Thursday, September 6, 2012

The story ends with a meal and a moral or two

(Continued from last post...)

Just to explain: the exact time frame and specifics of what happened are, of course, filtered through emotions and the fuzzy memories of 35 years ago, but this is my account to the best of my memory.  There are plenty of other details that I bet could add much more perspective and flair and comedy to this story if all of us girls could get together and remind each other of what happened and how each experienced the same events through their own eyes.  I'm so pleased to know that my old (not so old) pal Barbara who was with me on the trip has been reading these posts and enjoying them, so Barb, or Beth or Rachel or any others of you who might be reading this, if you have any new insight to add, please do so!! Also one correction, this happened in May of 1978, not 77 for those of you who might care...:)

So now the morning of our last day dawns and we are ready to head home.  But not quite yet... The local police chief wants to meet and greet us in his office in town.  We are to be escorted off the temple grounds and taken to see him, and we have no idea why.  We cook our very last breakfast over the campfire of blueberry pancakes from an American mix that someone was able to buy at the US Army post exchange back in Seoul - a real treat!

By this time we had all become good friends, not just friends because we went to the same school, or friends because we'd known each other for so long.  We had a bond that came from sharing something unique and difficult that forced us to pull together and work as a team.  Among us were really popular girls, jocks, cheerleaders, brainy girls and just regular ones that didn't seem to fit in anywhere, but now we all belonged to an elite group.  We were the girls that had just gone through the most absurdly weird, trying, hilariously funny and yet sweetly insightful camping trip ever, and came out friends.

So as we left the beautiful mountainside that we had called home for a week, and walked into the police station to meet the most honorable police chief, we were laughing and as relaxed as ever.  Much like our afternoon with the head monk of the monastery, we were smashed into his office and sat on sofas lining the wall.  Glasses of coke were brought out for us and we sat around waiting to see why he had asked us to come.  I had thought he wanted to question us more about the robbery, but instead we discovered that we were to be a part of some PR stunt.  Newspaper photographers were there and we were lined up to snap pictures with the smiling police chief and his officers and we guessed we'd show up in the papers the next day.  They took a few different angles of Coach Gustafson shaking hands with the police and all of us grinning to the camera, and who knows what they reported about us later? I've wondered if I ever came across that police station if I'd find my 16 year old smiling face hanging on a wall somewhere... who knows?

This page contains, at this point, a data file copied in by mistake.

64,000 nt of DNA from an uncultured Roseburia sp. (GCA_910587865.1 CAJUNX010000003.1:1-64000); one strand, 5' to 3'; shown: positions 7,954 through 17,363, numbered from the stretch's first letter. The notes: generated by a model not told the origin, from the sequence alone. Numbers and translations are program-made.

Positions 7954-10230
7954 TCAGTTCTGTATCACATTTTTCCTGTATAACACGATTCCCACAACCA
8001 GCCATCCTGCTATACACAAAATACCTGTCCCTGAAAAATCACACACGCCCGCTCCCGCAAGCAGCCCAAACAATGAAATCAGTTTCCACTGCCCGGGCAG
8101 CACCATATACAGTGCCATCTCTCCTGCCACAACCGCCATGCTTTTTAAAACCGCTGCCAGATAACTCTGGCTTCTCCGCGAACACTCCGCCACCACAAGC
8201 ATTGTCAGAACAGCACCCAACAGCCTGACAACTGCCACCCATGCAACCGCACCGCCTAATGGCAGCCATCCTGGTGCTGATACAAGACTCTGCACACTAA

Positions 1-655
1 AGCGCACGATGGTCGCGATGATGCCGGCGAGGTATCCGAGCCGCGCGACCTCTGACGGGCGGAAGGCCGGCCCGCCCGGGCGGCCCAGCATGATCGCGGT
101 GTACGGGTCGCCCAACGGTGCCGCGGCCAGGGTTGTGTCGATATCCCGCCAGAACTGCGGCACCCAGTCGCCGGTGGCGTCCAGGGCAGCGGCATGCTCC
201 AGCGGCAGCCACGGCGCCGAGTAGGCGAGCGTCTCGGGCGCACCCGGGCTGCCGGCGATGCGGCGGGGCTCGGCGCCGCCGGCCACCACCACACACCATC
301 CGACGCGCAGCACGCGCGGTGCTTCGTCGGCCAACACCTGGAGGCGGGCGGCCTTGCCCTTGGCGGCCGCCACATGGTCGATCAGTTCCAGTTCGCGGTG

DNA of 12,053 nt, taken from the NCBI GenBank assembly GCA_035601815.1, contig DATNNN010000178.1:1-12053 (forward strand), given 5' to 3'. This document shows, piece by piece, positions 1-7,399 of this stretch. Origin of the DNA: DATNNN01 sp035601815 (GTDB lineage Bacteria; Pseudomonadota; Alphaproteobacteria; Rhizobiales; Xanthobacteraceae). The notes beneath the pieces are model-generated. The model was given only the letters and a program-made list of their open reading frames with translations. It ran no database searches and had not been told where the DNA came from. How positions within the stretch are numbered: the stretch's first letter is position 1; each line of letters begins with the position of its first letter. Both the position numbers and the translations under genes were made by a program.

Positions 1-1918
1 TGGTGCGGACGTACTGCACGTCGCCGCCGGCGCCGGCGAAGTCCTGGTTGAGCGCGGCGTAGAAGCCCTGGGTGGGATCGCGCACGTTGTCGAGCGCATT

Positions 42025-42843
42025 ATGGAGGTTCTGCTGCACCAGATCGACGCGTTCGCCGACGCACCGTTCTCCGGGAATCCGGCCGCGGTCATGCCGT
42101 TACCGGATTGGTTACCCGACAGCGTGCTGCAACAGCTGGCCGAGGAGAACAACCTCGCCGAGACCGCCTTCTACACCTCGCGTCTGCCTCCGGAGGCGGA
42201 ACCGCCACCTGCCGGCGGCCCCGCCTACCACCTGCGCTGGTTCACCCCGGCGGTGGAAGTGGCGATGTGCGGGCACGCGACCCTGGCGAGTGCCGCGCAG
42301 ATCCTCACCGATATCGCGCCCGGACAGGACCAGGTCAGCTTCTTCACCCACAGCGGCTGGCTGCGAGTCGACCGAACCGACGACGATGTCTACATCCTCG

Time to go yet?  Nope.  We were now to be the honored guests of the honorable police chief at a local Korean barbecue restaurant that served the country's famous beef pulkogi, grilled at the table over hot coals and eaten with white rice and spicy kimchi and plenty of other spiced and flavored vegetables.  To feed a huge bunch like us must have cost the police department an arm and a leg, but they insisted, and we didn't complain!  To be honest, the beef was a bit tough, and we had all eaten better, but compared to food out of a can for five days, this was great!  The police officers who were chosen to join us were happy to indulge their appetites, and we munched away until we couldn't eat any more.